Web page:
Sometimes being a leader isn’t about leadership at all. To me leadership is about loving what you do, doing what you want, and having people fall in love with the ideas you’re passionate about.
So I’ll tell you a little story.
A few weeks into the semester I was assigned the Death of Dawn Brancheau at Sea World as my group project topic for my crisis communication class.
Being the whale lover and animal rights activist that I am I was thrilled to cover the topic because I knew that I would be able to tie my favorite movie Blackfish into the project presentation.
After seeing the movie, I wanted to do something to raise awareness about the issue of captive marine mammals but I didn’t quite know where to start. With a little direction from my crisis class, and knowing that I would have a group to support me, I started brainstorming.
I already knew that I could mimic the social media campaign I created on Facebook last semester for UNF Supports Catty Shack Ranch, but I also knew I needed more information and support from somewhere.
I went online to the Blackfish website and started exploring the different websites listed for users to “take action.” I found myself deep into a website called Voice of the Orcas which is created and updated by several of Sea World’s former trainers. At the time the trainers had their personal emails listed, so I started emailing them with this message:
I’m interested in raising awareness for your website by creating a social media campaign something along the lines of “UNF supports voice of the Orcas” or “UNF supports Blackfish.” I was wondering if you had any suggestions on how to be active or how to start one of these groups?
Best, Christine McFaul
With in just a few days after sending out the email I was communicating ideas back and fourth with ex-Sea World trainers who wanted to help me.
I got really excited. That was the spark that started my fire.
The next day I was in my crisis teachers office and I started to tell her all the ideas that I had and asked her how I could tie everything in with the project. She advised me to just ask my peers for feedback. Right after the meeting I went home and created a short Orca Media Survey that I passed out that night to my pre-internship class.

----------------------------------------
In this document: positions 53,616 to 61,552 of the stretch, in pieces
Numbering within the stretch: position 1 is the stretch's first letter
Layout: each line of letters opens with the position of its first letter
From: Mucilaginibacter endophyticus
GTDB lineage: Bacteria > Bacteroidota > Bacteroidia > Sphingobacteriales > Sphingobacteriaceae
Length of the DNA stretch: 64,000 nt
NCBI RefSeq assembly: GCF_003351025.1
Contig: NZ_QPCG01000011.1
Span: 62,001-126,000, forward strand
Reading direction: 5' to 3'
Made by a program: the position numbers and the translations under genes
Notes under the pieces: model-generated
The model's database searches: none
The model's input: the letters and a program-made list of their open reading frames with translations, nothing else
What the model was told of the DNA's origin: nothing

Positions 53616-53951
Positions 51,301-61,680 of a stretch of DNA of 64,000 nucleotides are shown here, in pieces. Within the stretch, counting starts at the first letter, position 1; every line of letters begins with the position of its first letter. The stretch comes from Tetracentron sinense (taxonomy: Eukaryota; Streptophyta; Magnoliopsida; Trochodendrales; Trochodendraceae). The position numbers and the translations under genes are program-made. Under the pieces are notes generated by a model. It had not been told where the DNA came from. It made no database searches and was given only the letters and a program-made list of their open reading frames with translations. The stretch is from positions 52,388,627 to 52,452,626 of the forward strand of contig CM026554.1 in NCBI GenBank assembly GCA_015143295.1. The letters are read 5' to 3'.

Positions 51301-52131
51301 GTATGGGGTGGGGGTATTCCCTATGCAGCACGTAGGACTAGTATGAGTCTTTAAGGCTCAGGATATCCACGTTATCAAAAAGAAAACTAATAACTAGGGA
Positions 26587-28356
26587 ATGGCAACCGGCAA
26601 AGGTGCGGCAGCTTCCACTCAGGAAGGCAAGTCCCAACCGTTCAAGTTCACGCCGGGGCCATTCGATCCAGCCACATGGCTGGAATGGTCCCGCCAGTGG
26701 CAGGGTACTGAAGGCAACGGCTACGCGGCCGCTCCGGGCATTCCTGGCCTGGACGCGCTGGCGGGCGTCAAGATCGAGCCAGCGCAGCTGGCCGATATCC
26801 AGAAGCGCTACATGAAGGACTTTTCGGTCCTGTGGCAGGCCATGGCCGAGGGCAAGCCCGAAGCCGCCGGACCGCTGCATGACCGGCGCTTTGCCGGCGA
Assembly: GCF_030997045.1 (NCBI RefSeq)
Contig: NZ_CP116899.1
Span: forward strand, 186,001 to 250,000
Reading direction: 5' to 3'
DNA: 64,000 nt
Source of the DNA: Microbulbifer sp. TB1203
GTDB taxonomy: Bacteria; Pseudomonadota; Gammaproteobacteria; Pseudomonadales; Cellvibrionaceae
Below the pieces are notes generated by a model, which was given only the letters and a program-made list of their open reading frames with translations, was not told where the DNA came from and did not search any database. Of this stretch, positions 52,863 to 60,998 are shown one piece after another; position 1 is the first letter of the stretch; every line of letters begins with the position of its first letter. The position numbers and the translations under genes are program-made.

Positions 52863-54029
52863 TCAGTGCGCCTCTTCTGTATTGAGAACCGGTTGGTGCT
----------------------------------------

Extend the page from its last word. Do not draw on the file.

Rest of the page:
Now, I bet thus far you think that this is a story about me and my whale page? No, no, that was just the beginning.
I continued emailing the trainers for content for the page and that’s when I learned that one of the trainers, Carol Ray, is actually from Jacksonville and took some of her masters courses at UNF! #swoop.
Carol Ray invited me to a protest the following weekend at Sea World and told me that she would be visiting her family in Jacksonville in January so that we could plan a day to meet up and chat about the whales.
I got so excited, again.
I started inviting all of my anti-SeaWorld friends to the protest. Immediately called my best friend Nicole Rowbotham, a pre-vet student at Emory, who was fired-up and ready save the orcas! I’m laughing as I write this because we’re both such whale freaks, but seriously, she was going to drive 7 hours from Emory in Atlanta immediately after a flight home from Connecticut to come protest with me. I say “was” because the protest ended up being canceled because it was to close to the holidays and there wasn’t enough support. However, I believe that everything can be seen as a blessing in disguise.
After talking to Nicole that day I think we both added some sparks to each other’s fires. Nicole had never even seen Blackfish before and later that week when she got the chance to see it she realized that she knew the orca brain neurologist, Lori Marino, featured in the documentary. Marino, who works at Emory, had come to talk to Nicole’s vet club earlier in the year to talk about whales and dolphins in captivity.
I told Nicole that for the sake of our love for whales she needed to make an appointment to meet with Marino and find a way to take action. So she did. She called me after the meeting teary-eyed, she was so excited because she now had an outlet to express her passion and help save the whales. With the help of Marino, Nicole is now in the planning process of creating a club at Emory to raise awareness and conduct research on marine mammals in captivity.
Writing this, I’m getting teary-eyed because, from a leadership perspective, this is all I’ve ever wanted. Forget my whale page, the emails, Carol Ray, and the protest. What really motivates me as a leader is seeing the little ideas that I’ve shared with others come together to create something bigger that will be around for years to come. Nicole, you are my first follower, you’ve transformed this lone nut into a leader! xoxo love you.
Growing as a leader, and sprouting new leaders along the way.